Johannesburg -In a story concerning an ancient bestiary, about a community of mice being terrorised by a marauding feline, and who then come up with a solution, there is also reference to the character of a sullen “senior citizen” among the mischief who was sceptical about the solution.
The fable Who Will Bell The Cat? tells us how our coterie of friends had approached their dilemma.
First, a young mouse of the fairer sex came up with a “brilliant idea”.
She suggested that a bell be hung around the neck of the cat so that the community of mice could hear it coming before it pounces.
The solution led to an outburst of unbridled celebration and festivities. While the gaiety continued unabated, an old grey mouse was seen just sitting in a corner, not participating in the jollity.
On being questioned about the source of his phlegmatic take on things, the old mouse responded: “I see you are all in a jovial mood but I ask myself the question, ‘who will bell the cat?’”
This brought an end to the partying and sobriety set in. You see, it is not only a question of coming up with a solution, but of finding a way to implement that solution.
Failed in bid
I thought back on this apologue, as it struck me how excited people were following Fifa president Gianni Infantino’s announcement that his organisation’s suits in Zurich had unanimously agreed to grow the World Cup from 36 to 48 participants in 2026.
This abundant joy was particularly noticeable on the African continent. But yours truly did not participate.
For starters, I wondered how much influence Africa had on that decision.
Remember, the continent under the leadership and representation of Confederation of African Football (CAF) failed in their bid to have Sheikh Salman Bin Ibrahim Al-khalifa of Bahrain ascend to the throne as Fifa president during the February 26 elections last year.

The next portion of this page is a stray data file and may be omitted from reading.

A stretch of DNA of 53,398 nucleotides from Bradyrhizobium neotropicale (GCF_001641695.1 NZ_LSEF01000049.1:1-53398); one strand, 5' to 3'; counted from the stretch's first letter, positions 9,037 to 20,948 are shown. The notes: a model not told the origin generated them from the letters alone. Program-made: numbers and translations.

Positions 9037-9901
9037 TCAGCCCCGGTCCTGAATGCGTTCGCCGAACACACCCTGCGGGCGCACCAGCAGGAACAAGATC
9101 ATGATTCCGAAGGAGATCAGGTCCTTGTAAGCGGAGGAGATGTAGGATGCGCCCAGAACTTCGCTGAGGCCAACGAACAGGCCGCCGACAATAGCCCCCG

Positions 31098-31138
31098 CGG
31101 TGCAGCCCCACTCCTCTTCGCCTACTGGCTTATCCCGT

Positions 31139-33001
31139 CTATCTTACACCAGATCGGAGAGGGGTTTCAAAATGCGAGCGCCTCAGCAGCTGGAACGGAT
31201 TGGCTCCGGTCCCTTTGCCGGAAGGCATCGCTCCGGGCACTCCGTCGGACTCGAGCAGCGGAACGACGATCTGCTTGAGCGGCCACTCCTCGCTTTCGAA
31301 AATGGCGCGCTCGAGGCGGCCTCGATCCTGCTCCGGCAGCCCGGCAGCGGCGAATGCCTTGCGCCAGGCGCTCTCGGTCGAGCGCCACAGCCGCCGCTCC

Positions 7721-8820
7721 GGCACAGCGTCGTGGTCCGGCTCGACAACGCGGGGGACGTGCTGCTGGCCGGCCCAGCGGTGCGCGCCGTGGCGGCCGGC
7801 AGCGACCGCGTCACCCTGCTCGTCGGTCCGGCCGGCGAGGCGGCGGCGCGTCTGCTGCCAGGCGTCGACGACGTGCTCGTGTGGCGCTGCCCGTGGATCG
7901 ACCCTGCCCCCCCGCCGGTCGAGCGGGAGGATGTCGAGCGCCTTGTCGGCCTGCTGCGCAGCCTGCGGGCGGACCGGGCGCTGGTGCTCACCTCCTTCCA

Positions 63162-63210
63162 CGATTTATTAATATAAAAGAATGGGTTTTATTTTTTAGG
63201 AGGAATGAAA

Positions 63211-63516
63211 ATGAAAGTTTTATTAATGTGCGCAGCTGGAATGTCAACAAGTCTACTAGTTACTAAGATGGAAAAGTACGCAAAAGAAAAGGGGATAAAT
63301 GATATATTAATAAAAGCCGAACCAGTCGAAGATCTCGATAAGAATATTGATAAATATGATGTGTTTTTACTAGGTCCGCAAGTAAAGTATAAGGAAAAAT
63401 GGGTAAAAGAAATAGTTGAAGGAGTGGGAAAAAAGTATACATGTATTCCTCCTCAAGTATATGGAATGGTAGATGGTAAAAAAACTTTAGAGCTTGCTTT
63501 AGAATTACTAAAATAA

The sheik got 88 votes to Infantino’s 115. Increasing the number of participants at the World Cup finals is indeed part of Infantino’s manifesto.
The CAF’s snubbing of the Swiss-Italian in his election could mean that either they did not agree with his approach, or there could be other factors at play. There was a lot of speculation on what had led to the CAF’s decision not to support Infantino and to rather go with the sheik.
However, the election results proved once more that despite Africa being the biggest block in Fifa in numbers, this did not translate to being powerful or united.
Now, the new dispensation, that has been hailed as one of the most positive decisions ever by Fifa, is set to increase Africa’s slots from the present five to nine.
But this does not guarantee that Africa will all of sudden become a football powerhouse, or win the World Cup.
The continent still has to break the glass ceiling, set by Cameroon in 1990, Senegal in 2002 and Ghana in 2010, of reaching the quarterfinals at the global event.
I’m afraid, even in a ballooned 48-team World Cup, Africa will still go to merely make up the numbers.
I don’t see most African teams making it past the envisaged first stage of 48 teams, which will form the 16 groups of three teams each – and the 16 teams that finish at the bottom going home.
The next round, which some have called the “World Cup proper”, will now be made up of 32 teams that would have finished first and second in their groups
I still foresee no more than five African teams making it into the round of 36, which means we are still at square one.
Does this new development call for celebration?
I would only celebrate once Africa proves that they have the quality not only to participate in the World Cup but win the damn contest.
And that can only be done on the field, and not in the boardroom.
While the current status quoprevails, I will reserve my celebrations for better things.
In the meantime, you, my dear reader, will have to bear with my melancholy.
Follow me on Twitter @Sbu_mseleku